The Jewish lived experience in Cuba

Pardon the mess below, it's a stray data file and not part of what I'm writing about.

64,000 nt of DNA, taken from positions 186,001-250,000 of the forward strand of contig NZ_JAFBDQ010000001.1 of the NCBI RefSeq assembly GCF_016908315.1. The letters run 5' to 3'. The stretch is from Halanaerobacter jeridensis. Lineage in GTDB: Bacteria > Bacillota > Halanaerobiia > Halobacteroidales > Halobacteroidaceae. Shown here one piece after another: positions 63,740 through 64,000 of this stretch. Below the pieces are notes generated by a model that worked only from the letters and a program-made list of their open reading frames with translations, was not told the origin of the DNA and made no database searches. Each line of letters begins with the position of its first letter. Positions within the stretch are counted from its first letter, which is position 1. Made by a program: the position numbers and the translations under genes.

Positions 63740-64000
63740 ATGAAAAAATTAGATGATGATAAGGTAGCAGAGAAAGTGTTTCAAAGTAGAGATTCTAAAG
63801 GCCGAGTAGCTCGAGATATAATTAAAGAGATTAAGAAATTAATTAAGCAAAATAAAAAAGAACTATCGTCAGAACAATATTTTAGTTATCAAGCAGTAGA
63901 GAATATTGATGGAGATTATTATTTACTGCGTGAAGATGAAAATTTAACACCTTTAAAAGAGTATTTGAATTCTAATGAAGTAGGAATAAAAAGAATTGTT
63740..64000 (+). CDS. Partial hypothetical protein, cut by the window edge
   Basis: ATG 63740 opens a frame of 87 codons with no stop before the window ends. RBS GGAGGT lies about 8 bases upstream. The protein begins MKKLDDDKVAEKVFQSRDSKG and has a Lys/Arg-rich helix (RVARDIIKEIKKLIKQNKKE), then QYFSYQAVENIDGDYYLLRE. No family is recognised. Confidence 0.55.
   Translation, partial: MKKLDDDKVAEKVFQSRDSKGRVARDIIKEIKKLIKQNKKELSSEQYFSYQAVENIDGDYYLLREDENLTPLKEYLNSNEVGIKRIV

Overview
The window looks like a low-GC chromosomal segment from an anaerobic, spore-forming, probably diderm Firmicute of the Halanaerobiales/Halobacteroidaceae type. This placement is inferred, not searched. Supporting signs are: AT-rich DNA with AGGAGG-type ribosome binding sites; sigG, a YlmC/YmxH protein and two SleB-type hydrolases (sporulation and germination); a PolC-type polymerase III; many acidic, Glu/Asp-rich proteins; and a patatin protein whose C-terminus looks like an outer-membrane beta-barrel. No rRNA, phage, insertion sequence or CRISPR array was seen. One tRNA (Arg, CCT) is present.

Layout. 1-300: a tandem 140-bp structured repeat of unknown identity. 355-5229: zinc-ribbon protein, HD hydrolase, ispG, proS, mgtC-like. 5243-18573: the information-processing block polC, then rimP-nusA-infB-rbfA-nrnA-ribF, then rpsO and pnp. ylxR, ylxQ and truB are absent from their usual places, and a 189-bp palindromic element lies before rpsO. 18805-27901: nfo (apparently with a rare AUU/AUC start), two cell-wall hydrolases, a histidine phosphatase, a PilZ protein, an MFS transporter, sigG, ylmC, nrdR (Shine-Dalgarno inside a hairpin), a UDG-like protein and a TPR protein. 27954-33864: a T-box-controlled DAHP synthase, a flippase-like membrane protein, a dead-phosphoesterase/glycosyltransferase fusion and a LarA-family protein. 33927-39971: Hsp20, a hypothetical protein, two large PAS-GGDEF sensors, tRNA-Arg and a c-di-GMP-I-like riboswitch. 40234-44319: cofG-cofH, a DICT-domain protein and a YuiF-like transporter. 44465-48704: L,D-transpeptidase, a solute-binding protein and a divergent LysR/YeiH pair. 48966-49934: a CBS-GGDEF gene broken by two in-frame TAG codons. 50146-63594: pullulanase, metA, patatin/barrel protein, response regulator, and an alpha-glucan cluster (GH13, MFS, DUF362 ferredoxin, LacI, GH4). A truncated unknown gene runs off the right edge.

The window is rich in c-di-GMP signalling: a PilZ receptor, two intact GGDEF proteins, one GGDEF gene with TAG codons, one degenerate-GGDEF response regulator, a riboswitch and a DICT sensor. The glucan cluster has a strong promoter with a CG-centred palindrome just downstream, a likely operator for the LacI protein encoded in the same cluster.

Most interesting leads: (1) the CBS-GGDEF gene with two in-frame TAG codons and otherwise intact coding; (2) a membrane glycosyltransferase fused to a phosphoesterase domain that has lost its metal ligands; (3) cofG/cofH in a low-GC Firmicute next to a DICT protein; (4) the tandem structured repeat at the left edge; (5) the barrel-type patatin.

This research utilized an interdisciplinary qualitative approach to inquiry that requires border-crossing as its methodology for discovery in order to fully understand the lived experience of the Jews of Cuba. The study included a deep read of the Jewish Diaspora with a starting point being 597 BCE, then followed thousands of years of waves and world-wide movements, eventually leading to those Jews who settled in Cuba. For access into the lives of the present-day Jews, interviews with four participants who represented a cross-section of the Cuban Hebrew community were conducted; visits to the synagogues and to the kosher butcher shop were made; and many trips to the Ashkenazi and the Sephardic cemeteries in Guanabacoa, Cuba, were also made in order to take photographs and personally visit the sites. The four respondents interviewed were English speakers, were over 20-years old, and were citizens of Cuba. They were asked identical questions via e-mail with follow-up correspondence. For other narrative resources, 19 unpublished recorded stories were transcribed and included in the study to gain further access into the lives of Cuba’s Jewish population. To complete the inquiry, one published narrative was used to show parallels between those who were interviewed, as well as to show the similarities to those voices from the unpublished group. The end research result finds that today’s Cuban Jews, whose rich historical past on the island began as early as 1492, have survived despite all odds, and thrive with their traditions and laws intact. This research covered a period of 4 years—and four separate trips to Cuba.